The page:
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My day with the public sector CFO of the Year

My day with the public sector CFO of the Year

A Victoria university student shares his experience of a full day shadowing with Paul Helm, CFO of NZ Transport Agency

I have recently accomplished my first shadowing of a top level executive manager and decided to share what I have learnt with others. My day started at 8.30am in the NZTA building in Wellington and Paul certainly didn’t waste any time. Straight from the beginning, he explained his two fundamental beliefs:

1. A smart CFO never says “no” to any project, but merely describes the consequences of any action. This is particularly important in a publicly-owned corporation, which manages the taxpayers’ money, but also applies in any other privately owned companies as well. The idea is that the decision making body (government, CEO, shareholders etc.) makes an informed decision based on CFO’s input, it is not for the CFO to allocate the money (as I have falsely believed).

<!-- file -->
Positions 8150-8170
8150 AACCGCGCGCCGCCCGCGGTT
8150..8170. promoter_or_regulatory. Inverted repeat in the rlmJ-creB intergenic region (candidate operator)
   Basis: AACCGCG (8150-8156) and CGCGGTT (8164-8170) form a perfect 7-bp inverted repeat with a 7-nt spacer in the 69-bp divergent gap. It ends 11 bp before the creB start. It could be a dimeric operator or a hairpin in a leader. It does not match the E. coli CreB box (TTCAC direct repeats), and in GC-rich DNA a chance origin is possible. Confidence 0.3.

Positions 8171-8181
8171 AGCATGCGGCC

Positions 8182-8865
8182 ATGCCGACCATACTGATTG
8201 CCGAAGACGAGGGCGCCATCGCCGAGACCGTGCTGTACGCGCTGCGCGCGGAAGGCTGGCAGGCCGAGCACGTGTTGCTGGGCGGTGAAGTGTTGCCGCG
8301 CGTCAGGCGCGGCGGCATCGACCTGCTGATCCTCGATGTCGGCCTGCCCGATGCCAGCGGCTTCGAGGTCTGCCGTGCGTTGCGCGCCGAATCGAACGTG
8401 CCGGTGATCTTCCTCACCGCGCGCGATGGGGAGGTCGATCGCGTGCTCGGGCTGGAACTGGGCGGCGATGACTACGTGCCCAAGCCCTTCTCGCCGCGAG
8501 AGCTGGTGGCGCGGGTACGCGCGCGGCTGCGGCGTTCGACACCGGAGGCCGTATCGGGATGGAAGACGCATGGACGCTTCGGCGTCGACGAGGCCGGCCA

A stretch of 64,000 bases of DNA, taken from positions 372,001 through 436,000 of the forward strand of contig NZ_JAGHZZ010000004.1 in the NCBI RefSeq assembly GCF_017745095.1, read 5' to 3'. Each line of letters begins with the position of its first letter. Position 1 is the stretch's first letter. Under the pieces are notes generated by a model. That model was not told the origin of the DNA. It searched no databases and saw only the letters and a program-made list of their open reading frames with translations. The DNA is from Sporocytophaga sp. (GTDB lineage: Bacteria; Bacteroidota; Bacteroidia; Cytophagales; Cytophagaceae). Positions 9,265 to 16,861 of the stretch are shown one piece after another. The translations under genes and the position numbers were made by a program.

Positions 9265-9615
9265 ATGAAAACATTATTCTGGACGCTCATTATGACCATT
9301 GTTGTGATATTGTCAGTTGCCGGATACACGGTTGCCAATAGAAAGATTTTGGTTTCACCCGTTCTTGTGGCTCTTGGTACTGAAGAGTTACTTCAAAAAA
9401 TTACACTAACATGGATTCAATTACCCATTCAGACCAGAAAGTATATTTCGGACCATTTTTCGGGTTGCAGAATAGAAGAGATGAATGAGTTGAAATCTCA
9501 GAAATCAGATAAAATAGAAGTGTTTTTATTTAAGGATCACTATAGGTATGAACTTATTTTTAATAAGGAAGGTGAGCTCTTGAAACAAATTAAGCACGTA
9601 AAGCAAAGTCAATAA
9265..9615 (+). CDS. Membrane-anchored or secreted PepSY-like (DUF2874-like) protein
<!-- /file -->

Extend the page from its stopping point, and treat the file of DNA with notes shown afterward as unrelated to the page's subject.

2. Paul’s business plan throughout the years has always been the same: Customer-driven and fiscally responsible. Both parts are equally important and will not work without the each other. Delivering excellent services that put us in huge debt is just as irresponsible as focusing solely on the financials of a project.

A CFO’s day seems to be filled with meetings with various stakeholders – be it his team members, managers from different departments seeking consultation on NZTA projects, a friendly visit from an overseeing auditor, or just an informal coffee with the general manager. The highlight of my day was to witness how Paul has taught his people how to think and operate independently, be responsible for your own work and never micro manage.
This experience has given me a great insight into the everyday life of a CFO. I’m very grateful such shadowing exists (a big thanks goes to the CPA Australia for organising this) and would certainly like to encourage others to pursue similar goals and undertake any practical challenges to broaden their views.

David Rektorys,
Victoria University student

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